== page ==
We often watch new positions sprout up around emerging technology.  These days, we see new titles such as the chief cloud officer, and other titles that seem just as trendy.  However, the strategic use of data within many enterprises led those in charge to assign data management responsibility to one person; the chief data officer or CDO.

I’m not a big fan of creating positions around trends in technology.  Back in the day, we had the chief object officer, chief PC officer, chief Web officers, you name it.  However, data is not a trend.  It’s systemic to what a business is, and thus the focus on managing it better, and centrally, is a positive step.

Adding a CDO to the ranks of IT makes sense.  The analyst firm, IDC, predicts the global big data technology and services market will reach $23.8 billion by 2016, while the cloud and cloud services market is expected to see $100 billion invested in 2014.  We’ve all seen the explosion of data in enterprises, as the use of big data systems begins to take root, including the ability to finally leverage data for a true strategic business advantage.

The arrival of the CDO has a few advantages for larger enterprises.  Appointing a CDO:

  • Sends a clear message to those in IT that data is strategic to corporate leadership, and that they are investing in the proper management and use of that data.
  • Provides a single entity to govern how data is gathered, secured, managed, and analyzed in a holistic manner.  The enterprise will no longer lock data up in silos, controlled by various departments in the company.
  • Provides a common approach to data integration.  The CDO governs most of the data that needs to be governed, as well as how the data flows from place to place to place.

The role of the CDO will be around the strategic use of business data.  Many enterprises will see this instantiated through projects to put the right technology in place, including emerging big-data systems that manage both structured and unstructured data, key analytics systems, and data integration systems to breakdown enterprise silos.

The use of data analytics is most interesting, considering that data analytics is all about understanding data in the context of other data.  When the first generation of data warehouse systems first hit the streets many years ago, the focus was on taking operational data, placing it in another database model, and then slicing and dicing the data to cull out the required information.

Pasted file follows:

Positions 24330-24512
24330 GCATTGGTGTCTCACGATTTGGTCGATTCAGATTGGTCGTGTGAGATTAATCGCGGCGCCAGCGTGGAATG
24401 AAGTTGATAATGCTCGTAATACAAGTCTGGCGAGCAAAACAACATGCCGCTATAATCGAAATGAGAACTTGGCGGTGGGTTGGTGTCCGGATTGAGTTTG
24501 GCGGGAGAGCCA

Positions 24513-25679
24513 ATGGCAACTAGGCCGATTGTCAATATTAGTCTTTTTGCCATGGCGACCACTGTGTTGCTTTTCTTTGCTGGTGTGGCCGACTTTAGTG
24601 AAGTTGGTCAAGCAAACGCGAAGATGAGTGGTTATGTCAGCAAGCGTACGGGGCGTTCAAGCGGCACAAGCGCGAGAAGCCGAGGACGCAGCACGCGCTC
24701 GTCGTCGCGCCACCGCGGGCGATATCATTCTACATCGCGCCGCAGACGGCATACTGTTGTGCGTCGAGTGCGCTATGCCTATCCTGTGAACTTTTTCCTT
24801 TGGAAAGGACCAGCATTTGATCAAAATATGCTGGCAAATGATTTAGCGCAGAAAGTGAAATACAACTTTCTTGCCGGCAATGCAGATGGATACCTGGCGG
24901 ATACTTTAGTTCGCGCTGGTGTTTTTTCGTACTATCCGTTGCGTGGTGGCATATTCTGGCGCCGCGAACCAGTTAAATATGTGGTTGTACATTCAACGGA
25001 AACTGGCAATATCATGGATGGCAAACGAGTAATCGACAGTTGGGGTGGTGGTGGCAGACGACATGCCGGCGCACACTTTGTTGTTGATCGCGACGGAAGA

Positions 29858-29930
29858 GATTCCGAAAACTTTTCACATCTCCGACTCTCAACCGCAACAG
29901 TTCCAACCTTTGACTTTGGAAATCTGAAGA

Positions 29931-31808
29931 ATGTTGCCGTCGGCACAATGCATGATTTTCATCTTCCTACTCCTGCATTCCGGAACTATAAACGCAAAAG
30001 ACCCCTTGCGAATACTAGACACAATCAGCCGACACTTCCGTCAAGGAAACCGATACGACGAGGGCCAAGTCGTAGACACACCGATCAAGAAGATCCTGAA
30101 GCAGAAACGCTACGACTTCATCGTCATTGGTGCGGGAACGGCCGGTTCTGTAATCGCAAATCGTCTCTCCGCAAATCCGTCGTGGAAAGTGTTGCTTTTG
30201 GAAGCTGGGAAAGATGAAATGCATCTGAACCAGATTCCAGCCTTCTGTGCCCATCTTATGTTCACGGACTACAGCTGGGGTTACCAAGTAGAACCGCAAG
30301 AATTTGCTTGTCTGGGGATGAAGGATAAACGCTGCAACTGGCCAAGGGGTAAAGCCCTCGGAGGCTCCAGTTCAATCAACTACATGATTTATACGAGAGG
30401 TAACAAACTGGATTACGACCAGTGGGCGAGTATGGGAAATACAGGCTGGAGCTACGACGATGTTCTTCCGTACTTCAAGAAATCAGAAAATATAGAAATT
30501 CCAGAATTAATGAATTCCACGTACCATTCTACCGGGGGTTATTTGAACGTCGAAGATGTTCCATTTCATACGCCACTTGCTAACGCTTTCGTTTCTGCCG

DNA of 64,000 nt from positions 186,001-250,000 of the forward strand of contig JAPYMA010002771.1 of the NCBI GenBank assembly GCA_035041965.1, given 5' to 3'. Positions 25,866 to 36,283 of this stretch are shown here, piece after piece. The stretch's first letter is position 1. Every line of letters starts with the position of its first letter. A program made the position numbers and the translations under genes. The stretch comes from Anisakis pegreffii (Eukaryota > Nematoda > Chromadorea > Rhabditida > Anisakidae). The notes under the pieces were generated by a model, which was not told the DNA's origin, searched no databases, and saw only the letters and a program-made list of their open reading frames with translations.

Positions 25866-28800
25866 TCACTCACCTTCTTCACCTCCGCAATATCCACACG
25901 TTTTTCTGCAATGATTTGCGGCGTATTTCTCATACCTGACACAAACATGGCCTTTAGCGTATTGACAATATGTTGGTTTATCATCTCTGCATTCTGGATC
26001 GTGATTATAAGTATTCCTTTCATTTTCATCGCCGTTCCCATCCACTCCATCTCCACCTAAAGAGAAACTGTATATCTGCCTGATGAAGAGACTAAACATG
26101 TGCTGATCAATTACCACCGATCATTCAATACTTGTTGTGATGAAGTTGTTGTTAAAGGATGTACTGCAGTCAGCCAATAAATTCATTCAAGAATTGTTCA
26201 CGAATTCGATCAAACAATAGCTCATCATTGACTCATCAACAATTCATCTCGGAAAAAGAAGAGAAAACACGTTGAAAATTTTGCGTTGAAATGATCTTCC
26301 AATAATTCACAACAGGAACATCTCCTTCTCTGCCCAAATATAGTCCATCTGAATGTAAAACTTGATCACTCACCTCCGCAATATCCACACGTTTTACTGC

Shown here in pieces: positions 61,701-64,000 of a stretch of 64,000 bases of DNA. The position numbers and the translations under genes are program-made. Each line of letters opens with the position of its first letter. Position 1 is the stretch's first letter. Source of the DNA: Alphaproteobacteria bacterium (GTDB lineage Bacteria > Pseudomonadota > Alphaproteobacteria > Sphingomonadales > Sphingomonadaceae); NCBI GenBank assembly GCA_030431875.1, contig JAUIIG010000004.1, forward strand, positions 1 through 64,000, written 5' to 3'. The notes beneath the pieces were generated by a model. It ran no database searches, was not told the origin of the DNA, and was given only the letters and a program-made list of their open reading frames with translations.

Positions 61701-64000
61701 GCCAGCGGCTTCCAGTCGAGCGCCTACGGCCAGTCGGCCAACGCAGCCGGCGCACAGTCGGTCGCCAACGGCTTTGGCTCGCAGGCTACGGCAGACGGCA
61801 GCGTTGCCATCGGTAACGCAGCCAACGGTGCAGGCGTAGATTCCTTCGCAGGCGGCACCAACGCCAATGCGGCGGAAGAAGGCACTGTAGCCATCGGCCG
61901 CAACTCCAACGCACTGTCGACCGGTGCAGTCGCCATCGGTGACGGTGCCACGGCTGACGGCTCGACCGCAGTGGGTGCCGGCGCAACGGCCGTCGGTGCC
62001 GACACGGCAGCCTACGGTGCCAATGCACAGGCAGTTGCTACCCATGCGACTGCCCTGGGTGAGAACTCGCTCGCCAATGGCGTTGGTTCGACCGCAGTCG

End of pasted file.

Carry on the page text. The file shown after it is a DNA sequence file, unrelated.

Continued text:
When considering traditional approaches to analytics, the data was typically outdated, months or years old in many cases.  Moreover, the approach was to analyze the data itself.  We could analyze operational trends, such as increasing or decreasing sales, but we would not really understand the reasons for those trends.

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Missing was the ability to manage data in the context of other data.  An example would be the ability to analyze sales trends in the context of key economic indicators, or the ability to understand the collation of production efficiency in the context of the average hourly pay of plant workers.  These are where the true data analytics answers exist.  While they are complex and require true data science to find them, the arrival of the CDO means that the true answers will at least be on the corporate radar.

As these strategic analytics systems rise up within many enterprises, perhaps with the rise of the CDO, so does the focus on data integration.  Data integration, like databases themselves, have been around for years and years.  As we concentrate more on what the data means, in the context of other data, then there is a need to bring that data together.

In the past, data integration was considered more a tactical problem, something that was solved in ad-hoc ways using whatever technology seemed to work at the time.  These days, considering the value of the strategic use of data, data integration has got to be a key best practice and enabling technology that allows the enterprise to effectively leverage the data.

In other words, where once there was much less energy around the use of data integration approaches and technology, these days, data integration is caffeinated.  Perhaps that’s due in part to the arrival of people in the organization with both budget and power, who are now charged with managing the data, such as the CDO.

Of course, reorgs and the creation of new positions don’t solve problems.  They just provide the potential to solve problems.  With the arrival of the CDO comes a new set of priorities around the use of data.  Data integration has got to be at least number 1 or 2 on the priority list.

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